Friday, April 24, 2009

Voices In The Debate On Torture

There was no actionable intelligence gained from using enhanced interrogation techniques on Abu Zubaydah that wasn’t, or couldn’t have been, gained from regular tactics. In addition, I saw that using these alternative methods on other terrorists backfired on more than a few occasions — all of which are still classified. The short sightedness behind the use of these techniques ignored the unreliability of the methods, the nature of the threat, the mentality and modus operandi of the terrorists, and due process.
If crimes were committed, then members of Congress, the White House, CIA leadership and the interrogators are the ones who have to answer for them, and we can only know that when all of the data is revealed. If Obama's not willing to do that, then he never should have opened that can of worms in the first place.
I keep getting e-mails from people who think we should stop pressing Obama on torture. The basic argument is, would you rather have this inquiry or would you rather have health care. I think it's becoming clear that we may not necessarily need Obama, himself, to launch an inquiry. But be that as it may, I want to push back against this idea that the only job of a great politician is to set a list of achievable priorities. It's, of course, a large part of the job--but the other part is making sure as many of those priorities get done as possible.
To some degree, words failed us all in the aftermath of 9/11, a time of fear and disorientation. Journalists did not meet the challenge of holding the executive branch accountable, politically and morally, in the run-up to the Iraq war. Such failures, it is true, were not gross manipulations of the law in the service of inhumanity, but they were failures nonetheless. And they carried a human price.

So I'm wary of the clamor for retribution. Congress failed. The press failed. The judiciary failed. With almost 3,000 dead, America’s checks and balances got skewed, from the Capitol to Wall Street. Scrutiny gave way to acquiescence. Words were spun in feckless patterns.


Selectively releasing the memos that make the previous administration look bad is the worst sort of vicious political hackery, and rather baldfaced as well. At least when they rushed out the fake DHS warning about unnamed "right-wing extremists" right before the the Tax Day protests, there was some semblance of deniability. This just stinks, as does the disregard for U.S. national security implicit in the release.


One of great political questions of the Bush years here in America was: How much do we not yet know? That is, there were explosive revelations on a continual basis about the Bush gang's terrorism policies, from the exposure of Abu Ghraib to reports about surveillance without warrants to leaks of memos on torture. But still there were holes.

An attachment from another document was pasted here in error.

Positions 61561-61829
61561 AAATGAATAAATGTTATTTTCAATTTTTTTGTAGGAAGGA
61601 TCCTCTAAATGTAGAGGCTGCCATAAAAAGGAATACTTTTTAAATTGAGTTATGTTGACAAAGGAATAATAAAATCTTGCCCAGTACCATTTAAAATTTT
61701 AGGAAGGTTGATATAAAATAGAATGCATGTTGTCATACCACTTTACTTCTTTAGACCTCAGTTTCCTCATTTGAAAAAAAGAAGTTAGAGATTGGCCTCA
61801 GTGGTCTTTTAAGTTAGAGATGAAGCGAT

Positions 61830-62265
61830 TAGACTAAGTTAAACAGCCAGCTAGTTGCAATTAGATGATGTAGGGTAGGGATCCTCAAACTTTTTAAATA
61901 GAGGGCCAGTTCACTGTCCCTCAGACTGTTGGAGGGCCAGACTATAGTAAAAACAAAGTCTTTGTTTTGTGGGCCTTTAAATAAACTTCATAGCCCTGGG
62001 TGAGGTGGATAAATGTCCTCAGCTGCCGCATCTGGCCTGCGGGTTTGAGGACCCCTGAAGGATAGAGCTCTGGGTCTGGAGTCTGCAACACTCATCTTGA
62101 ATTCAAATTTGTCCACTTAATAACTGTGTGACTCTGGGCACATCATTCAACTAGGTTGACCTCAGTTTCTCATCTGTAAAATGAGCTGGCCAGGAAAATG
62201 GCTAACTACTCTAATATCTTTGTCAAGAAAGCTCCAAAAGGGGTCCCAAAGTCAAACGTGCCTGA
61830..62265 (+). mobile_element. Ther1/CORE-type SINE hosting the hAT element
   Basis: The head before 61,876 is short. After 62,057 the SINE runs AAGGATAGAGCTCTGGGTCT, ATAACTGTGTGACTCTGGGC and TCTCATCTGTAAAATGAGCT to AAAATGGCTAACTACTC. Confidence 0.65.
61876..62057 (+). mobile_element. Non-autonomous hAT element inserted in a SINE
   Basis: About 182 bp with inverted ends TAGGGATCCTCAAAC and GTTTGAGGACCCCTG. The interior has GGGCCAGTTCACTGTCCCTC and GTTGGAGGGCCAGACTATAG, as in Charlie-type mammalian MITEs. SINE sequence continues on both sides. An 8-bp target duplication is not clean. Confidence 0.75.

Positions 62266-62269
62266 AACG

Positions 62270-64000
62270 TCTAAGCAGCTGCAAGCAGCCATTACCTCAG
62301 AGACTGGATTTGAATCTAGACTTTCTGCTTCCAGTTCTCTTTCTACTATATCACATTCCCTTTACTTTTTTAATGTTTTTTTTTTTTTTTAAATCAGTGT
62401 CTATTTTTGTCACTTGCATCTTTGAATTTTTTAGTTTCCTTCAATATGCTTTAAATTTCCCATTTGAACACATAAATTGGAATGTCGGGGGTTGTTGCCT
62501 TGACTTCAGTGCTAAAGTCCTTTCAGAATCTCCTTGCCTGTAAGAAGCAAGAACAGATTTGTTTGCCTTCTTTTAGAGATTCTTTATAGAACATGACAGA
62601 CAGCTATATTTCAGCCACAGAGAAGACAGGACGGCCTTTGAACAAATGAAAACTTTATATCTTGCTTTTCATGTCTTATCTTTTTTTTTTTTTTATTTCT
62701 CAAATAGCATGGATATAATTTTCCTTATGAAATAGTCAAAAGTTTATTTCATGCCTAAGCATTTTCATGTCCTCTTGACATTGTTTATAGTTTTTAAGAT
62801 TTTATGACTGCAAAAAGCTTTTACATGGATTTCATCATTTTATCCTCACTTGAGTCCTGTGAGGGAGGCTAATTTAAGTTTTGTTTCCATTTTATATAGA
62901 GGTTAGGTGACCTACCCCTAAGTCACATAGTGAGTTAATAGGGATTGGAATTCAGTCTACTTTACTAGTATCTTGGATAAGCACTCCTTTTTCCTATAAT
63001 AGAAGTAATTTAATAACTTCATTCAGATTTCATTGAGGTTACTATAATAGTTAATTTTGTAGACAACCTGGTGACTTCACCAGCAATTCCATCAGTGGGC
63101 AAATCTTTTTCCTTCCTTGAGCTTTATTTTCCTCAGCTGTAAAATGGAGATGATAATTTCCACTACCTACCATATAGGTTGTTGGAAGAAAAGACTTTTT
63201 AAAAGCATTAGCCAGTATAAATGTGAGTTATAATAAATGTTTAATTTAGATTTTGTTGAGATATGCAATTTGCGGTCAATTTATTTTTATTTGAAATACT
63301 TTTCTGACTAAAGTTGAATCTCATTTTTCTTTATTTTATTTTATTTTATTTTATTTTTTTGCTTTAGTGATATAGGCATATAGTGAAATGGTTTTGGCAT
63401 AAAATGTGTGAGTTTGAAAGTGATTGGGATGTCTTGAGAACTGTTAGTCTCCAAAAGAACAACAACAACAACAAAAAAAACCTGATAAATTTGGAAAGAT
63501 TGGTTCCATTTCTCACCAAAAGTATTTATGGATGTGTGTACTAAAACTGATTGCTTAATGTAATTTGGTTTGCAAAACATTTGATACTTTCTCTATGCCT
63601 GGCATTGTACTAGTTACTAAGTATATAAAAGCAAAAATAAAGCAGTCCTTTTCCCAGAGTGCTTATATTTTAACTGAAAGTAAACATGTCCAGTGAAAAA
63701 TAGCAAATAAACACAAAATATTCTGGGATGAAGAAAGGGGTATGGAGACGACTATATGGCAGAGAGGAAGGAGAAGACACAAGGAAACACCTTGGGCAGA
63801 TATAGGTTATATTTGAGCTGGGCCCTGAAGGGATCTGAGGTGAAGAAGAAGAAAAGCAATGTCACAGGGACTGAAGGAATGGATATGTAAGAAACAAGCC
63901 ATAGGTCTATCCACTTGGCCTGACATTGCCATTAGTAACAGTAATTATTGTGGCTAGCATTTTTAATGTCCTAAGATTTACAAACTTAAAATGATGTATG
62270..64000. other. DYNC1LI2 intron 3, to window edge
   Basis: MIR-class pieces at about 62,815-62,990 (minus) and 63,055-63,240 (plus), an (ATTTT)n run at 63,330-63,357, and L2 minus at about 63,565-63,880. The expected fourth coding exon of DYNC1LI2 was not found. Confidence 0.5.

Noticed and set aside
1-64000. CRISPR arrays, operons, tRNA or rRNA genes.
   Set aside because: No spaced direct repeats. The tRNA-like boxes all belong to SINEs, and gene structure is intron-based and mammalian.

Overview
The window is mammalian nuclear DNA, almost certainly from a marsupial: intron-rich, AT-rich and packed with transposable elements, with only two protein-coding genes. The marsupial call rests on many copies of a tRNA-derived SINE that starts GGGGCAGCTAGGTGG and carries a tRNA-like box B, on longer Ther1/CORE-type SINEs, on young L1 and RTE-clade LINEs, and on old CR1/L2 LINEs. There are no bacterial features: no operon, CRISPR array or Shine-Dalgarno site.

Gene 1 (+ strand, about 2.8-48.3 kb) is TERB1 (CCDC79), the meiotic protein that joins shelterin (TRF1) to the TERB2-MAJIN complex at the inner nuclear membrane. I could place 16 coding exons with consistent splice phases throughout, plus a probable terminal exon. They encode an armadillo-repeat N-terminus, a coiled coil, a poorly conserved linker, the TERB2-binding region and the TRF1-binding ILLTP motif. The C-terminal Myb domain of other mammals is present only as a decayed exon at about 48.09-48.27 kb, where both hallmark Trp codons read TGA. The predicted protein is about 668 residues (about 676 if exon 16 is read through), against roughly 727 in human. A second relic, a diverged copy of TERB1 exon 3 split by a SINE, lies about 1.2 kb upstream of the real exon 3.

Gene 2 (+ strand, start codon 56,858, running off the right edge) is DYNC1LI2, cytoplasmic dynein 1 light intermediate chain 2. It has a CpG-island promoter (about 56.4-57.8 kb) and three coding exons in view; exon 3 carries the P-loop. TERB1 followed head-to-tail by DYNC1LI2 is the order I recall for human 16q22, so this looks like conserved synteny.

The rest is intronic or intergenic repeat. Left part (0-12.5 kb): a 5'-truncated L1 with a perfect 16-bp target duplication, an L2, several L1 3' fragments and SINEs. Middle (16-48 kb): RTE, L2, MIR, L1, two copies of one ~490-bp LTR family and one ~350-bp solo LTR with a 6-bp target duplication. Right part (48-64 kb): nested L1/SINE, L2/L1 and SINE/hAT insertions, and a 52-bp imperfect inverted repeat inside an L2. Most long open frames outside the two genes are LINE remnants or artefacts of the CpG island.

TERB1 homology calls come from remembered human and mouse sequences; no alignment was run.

Now they're starting to fill in. Barack Obama wants to move on, which is an understandable if not exactly courageous political posture to assume. But the feeling grows that as we learn more, the American people are going to decide that we were governed by criminals, and we can't just move on.


[I]f you’re going to rely upon a piece of legal analysis as proof that something is clearly "not torture," then you probably shouldn’t rely upon a piece of legal analysis that (shoddy as it may be) concludes that said something is pretty damned close to being torture.

The debate over the Bush administration's interrogation methods is really a debate over five very different questions:

* Did the methods work?

* Was it justified to use them in the circumstances of 2002?

* Would it be justified under the different circumstances of 2009?

* Were they illegal?

* If illegal, should they be prosecuted?

Conservatives do not need to answer "yes" to every one of the first 4 to deliver an emphatic "no" to the 5th and last.

In the fury of a moral backlash, naming names and holding people accountable feels like the right thing to do. But before you go down that road, remember that the choice of targets won't always be yours.

Republicans have tried to distance themselves from President Bush's fiscal profligacy. But on the core value issues of militarism and human rights violations and keeping faith with the war criminals of the previous regime they really couldn't be more unified or on message. If you were plopped down on earth today in front of a TV set in the United States, on the testimony of the party members themselves, you might easily get the idea that state-sanctioned torture was the main policy legacy of the outgoing administration. Sort of like Democrats looked back on late 90s budget surpluses with a proud defiance in the aftermath of the Clinton years.

[W]e now have a second bug sighting. . . . [A] military psychiatrist named Maj. Paul Burney explains that he attended a training session on interrogations in the fall of 2002, during which the military experts taught them how to exploit captives' phobias in order to terrify them into confessing. Among the fears Burney specifically recalls? "Fear of spiders."

If effectiveness is the only gauge, why even debate whether these techniques fit the definition of torture? The problem with using "it worked" as an argument is that it justifies too much. By that rationale, we can justify subjecting enemy captives to every form of torture ever devised. We can even justify torturing and killing their spouses, siblings, parents, and children, right in front of them.

Cheney and others have yet to advocate going that far. But if they really believe what they say about the techniques we've used, here's a question they need to answer: Why not?


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